This scene addresses the first day Catherine and Heathenish spend a significant amount of time with each other. Catherine invites Heathenish on a horseback ride throughout the countryside. Catherine then proceeds to take Hateful up onto a giant rock, where they both lay, looking out on the vast rocky terrain. The setting used here by the director Is an open, broad and empty countryside that they ride across on horseback and then revel in its beauty later on the top of the rock. In Rampage, Bean and Johnny's book they state that "an image might soothe us or repel us; it might evoke our sympathies, trigger our fears... (246). The imagery conveyed during this scene illustrates the importance of the effect of setting on the audience. The visualization revived by Arnold help to further our emotions about these characters, giving us a realization of their loneliness and separation from their environment. The audience can then sympathize with these forlorn characters while also recognizing the alluring beauty of their desolate surroundings. This setting portrays a sense of isolation and one of dazzling mystery; both ever present themes throughout the novel and the movie.
In the scene nearing and during Catering's death, Arnold effectively uses the camera angle and a contrasting tone to display the devastating effects of Catherine Catherine after he hears that she has fallen ill. When Heathenish arrives, the tension between the two crackles with anger and Jealousy, however after Heathenish threatens to storm off, Catherine begs him to stay and they embrace. The angle used during their tight embrace of one another focuses on Catering's hands, highlighting her wedding ring.
The director uses this angle to show that although Catherine may be legally bound to Edgar by her wedding ring, she is bound to Heathenish through love. The director also uses two very contrasting tones in this scene, one of reconciliation, et one of regret. The tone of reconciliation is portrayed when Heathenish and Catherine finally embrace, no longer relishing in their own pride, but openly expressing their love for one another. However, a tone of regret is conveyed as they realize the consequences of their choices to marry other people.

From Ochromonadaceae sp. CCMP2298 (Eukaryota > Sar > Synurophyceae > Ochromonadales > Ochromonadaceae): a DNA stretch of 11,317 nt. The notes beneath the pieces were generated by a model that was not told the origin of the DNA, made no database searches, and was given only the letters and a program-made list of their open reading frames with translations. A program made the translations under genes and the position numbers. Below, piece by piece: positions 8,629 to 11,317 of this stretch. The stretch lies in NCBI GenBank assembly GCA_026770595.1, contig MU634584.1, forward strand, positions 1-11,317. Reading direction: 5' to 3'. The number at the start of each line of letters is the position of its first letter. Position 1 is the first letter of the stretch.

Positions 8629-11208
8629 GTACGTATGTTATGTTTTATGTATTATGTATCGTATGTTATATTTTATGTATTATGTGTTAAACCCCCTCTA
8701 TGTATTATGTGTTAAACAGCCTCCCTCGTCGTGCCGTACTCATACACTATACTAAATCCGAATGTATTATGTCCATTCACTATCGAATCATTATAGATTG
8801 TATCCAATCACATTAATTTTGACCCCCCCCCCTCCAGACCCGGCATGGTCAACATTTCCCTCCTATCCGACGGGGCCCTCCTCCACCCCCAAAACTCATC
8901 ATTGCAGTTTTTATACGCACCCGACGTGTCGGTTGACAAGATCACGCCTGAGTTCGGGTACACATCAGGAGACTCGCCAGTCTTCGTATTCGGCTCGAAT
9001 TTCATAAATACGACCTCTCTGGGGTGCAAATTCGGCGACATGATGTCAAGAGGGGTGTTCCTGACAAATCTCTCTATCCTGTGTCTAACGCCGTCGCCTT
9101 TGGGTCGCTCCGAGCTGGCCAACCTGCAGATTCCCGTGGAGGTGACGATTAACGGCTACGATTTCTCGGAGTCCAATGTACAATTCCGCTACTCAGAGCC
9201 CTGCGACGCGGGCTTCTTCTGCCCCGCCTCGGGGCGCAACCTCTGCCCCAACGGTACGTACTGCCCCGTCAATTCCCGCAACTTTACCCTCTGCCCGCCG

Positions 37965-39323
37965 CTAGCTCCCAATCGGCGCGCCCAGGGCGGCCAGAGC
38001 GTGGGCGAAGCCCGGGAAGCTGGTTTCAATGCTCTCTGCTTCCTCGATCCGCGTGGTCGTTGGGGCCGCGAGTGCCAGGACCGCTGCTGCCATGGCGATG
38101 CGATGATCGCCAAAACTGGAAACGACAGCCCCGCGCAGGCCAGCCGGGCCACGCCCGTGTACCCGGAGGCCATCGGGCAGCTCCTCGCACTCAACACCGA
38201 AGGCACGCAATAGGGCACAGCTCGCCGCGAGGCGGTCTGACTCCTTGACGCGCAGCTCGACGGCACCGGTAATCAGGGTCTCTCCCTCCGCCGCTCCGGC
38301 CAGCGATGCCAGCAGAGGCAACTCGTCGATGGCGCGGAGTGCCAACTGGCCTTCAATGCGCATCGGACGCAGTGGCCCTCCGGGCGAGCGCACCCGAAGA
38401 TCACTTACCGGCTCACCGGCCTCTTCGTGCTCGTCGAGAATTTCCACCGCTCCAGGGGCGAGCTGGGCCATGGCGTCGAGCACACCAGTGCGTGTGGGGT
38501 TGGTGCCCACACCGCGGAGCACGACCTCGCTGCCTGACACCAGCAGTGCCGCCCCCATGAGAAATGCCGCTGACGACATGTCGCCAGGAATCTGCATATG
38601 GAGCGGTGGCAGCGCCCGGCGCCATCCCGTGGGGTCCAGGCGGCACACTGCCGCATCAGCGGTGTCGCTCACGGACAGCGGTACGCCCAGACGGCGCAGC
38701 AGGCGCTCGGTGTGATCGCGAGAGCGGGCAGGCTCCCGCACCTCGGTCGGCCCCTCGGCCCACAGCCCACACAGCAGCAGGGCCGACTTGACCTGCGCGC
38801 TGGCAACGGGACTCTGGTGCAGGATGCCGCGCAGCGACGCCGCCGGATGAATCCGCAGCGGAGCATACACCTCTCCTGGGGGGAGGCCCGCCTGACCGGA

This is especially evident in Heathenish, who, by his abandonment of Catherine has caused her to fall ill, and she dies in his arms after their embrace. The director chose to utilize these contrasting tones in this particular scene because it follows the main themes of the evolve; the unbreakable love between Catherine and Heathenish but also the remorse felt for the effects of their actions. The closing scene of Withering Heights applies a significant use of symbolism and proper music. This scene shows a depressed Heathenish trudging out onto the foggy moors when a feather suddenly falls from a bird and drifts down from the sky.
The symbolism of feathers throughout the movie portrays the love between Heathenish and Catherine, evoking memories from their childhood when they would rub feathers on each other's faces. The reason the director would have concluded with such homeboys would be to convey the fact that although Catherine has died, an undying love persists between her and Heathenish. This final scene also employs the use of music, which was not done in any other scene in the movie. The song, "The Enemy' by Uniform and Sons, plays in the background while Heathenish reflects upon a particular memory of him and Catherine lying in the mud wrestling.